Its confidence may be based on expectations that it would secure debt rollovers and more assistance from bilateral creditors and that volatility in global energy markets will ease. The government claims it will get additional — and substantial — financial help from Saudi Arabia and China this fiscal year. But here lies the problem.


While Pakistan has faced repeated balance-of-payments and liquidity crises in the past, today it has to deal with this in an adverse external environment in which the aftershocks of the Covid pandemic and fallout of the Ukraine conflict have left supply chains and global commodity and financial markets in an unsettled state.


The impact of unpredictability on the country’s perilous external position when its foreign exchange reserve cushion is eroding cannot be underestimated. Uncertainty is putting pressure on the exchange rate with a weak rupee fuelling inflation, which continues to be stubbornly high.


Moreover, prospects of an economic recovery depend critically on the level of private investment, which is the most important indicator of the country’s growth path and sustainable financial stability. But investors remain hesitant due to heightened political uncertainty. Anticipation of more political unrest is dampening investor sentiment and reinforcing their instinct to sit it out. It is also making markets edgy.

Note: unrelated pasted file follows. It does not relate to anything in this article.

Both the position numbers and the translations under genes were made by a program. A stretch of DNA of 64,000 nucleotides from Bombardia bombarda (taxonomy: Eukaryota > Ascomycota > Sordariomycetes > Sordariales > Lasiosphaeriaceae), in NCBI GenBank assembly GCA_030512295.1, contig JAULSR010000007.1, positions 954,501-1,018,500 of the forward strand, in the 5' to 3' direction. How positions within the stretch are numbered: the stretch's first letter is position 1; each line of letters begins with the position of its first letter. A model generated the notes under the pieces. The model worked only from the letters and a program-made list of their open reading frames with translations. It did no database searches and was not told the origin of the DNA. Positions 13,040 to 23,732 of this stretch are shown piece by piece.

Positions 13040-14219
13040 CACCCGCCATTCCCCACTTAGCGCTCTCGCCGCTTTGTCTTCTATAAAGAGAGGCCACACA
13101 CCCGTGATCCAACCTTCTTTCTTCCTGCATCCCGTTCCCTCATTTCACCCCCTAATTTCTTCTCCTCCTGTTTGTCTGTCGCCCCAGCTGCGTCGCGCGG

If current political troubles continue with no end in sight, it will exact an even heavier toll on a struggling economy, increase people’s economic hardship and leave the country in a more ungovernable state — regardless of cash help from friendly nations. Living on loans from outside will not fix Pakistan’s internal problems.
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RE: PAKISTAN'S VISION 2025 - by globalvision2000administrator - 11-06-2022, 12:29 PM